‘Never So Young Again’ is a book written back in 1943 by Dan Brennan. It is one of the books I inherited from my father some years ago. Finally, a couple of weeks ago I got around to reading it.
My father’s copy is a second edition from 1944 but I don’t know if he bought it or was given it then or a year or years later. It is a story about an American guy who volunteers to join the RAF early on in the Second World War before the United States enters the conflict. To sum up, he completes a tour of 30 operations and then, at the end of the book, he finds himself being transferred to the US air force as his country is now in the war.
It is partly a love story as Mack falls in love with an English girl, Diana, but it is more about why certain young men from abroad came to Britain and joined the war before their own countries entered the fighting. And perhaps it is mostly about how these young men coped with the loss of their friends and colleagues. The only way was to forget them while they, the living, fought on but once the war was over, to remember them and never to forget them.
The story is written in an unusual style in that the narrator, Mack, speaks not as ‘I’ or ‘he’ but as ‘you’. It takes a bit of getting used to but it becomes quite hypnotic after a while and it has the affect of dragging you into the story, literally by using ‘you’.
The descriptions of the flying are very accurate as Dan Brennan served in the RAF and USAF. In fact, his wartime experiences are really those he puts Mack through, although I don’t know if there was a ‘Diana’ in the real version.
As my father was in the RAF and completed some 45 operations I found the book very interesting and very revealing. It gave me an insight into how my father might have coped with similar situations and gave me a picture of what he went through on the ground in the bases and in the air. I don’t know how he and the other men did it all.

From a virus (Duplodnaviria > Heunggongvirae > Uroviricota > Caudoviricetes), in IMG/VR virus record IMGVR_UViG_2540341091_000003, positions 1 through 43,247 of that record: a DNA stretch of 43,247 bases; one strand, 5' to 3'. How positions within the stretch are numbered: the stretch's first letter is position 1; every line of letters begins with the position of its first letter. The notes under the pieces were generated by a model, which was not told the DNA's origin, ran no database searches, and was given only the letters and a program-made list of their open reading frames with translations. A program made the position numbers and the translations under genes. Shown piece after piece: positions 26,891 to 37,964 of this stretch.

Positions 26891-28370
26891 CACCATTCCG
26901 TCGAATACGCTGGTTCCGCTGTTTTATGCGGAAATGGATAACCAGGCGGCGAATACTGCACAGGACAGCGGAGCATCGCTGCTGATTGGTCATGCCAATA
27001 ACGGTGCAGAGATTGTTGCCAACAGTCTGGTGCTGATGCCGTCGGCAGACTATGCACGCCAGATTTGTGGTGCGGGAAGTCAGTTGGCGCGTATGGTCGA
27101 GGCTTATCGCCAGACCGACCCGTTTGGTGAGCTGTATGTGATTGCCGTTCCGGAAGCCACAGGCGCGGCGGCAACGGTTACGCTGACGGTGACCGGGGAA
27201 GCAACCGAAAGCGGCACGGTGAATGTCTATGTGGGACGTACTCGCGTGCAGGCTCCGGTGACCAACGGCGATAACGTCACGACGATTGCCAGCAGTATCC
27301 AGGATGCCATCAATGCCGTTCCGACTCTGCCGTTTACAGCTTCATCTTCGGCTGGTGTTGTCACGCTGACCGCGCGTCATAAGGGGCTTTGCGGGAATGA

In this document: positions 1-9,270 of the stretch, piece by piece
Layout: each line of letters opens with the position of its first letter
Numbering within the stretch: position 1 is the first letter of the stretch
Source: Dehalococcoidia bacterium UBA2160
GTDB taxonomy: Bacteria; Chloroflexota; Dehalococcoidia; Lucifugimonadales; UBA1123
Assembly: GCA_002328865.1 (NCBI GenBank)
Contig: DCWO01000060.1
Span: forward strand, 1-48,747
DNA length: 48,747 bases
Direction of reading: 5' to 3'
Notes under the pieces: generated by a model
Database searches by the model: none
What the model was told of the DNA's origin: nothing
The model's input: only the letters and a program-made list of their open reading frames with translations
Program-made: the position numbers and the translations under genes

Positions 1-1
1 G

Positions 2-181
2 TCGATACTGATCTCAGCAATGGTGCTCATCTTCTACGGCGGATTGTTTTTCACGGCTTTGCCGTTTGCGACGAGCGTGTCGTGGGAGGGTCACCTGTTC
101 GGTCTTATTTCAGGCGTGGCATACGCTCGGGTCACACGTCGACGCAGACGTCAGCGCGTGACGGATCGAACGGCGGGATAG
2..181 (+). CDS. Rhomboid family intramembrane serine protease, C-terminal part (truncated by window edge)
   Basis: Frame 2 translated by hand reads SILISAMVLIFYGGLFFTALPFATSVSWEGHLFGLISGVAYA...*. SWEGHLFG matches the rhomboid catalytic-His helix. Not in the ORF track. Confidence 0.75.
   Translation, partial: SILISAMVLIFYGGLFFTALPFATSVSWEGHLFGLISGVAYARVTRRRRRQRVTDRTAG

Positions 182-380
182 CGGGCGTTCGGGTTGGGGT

The love story in the book has a rather unconvincing conclusion. It’s a little ‘corny’ and cliched. Another, more believable, version could have been written and still brought about the same conclusion. That’s my only criticism of the story.
Dan Brennan wrote 40 novels and had a British and US best seller in 1946 with ‘One of Our Bombers Is Missing’. He was a highly decorated tail gunner, flew 80 missions with the RAF and USAF then became a news reporter and highly published outdoor sports writer. Many of his stories after the war appeared in Sports Afield, Field and Stream, Argosy and other magazines. He stayed on in England for some time before returning to Minneapolis where he became somewhat notorious for his ‘potboilers’ and war books.
In later years his writing appeared in the L.A. Times, in particular a piece picking out the inaccuracies in the movie Memphis Belle. He married Helen from South Africa and they had five children. He met Helen during the war when she was a WAC Battery commander in London. Dan died in 2002.
You can find copies of this book, maybe others of Dan’s, on eBay. His bestseller, I believe, can be bought from an American publishing company.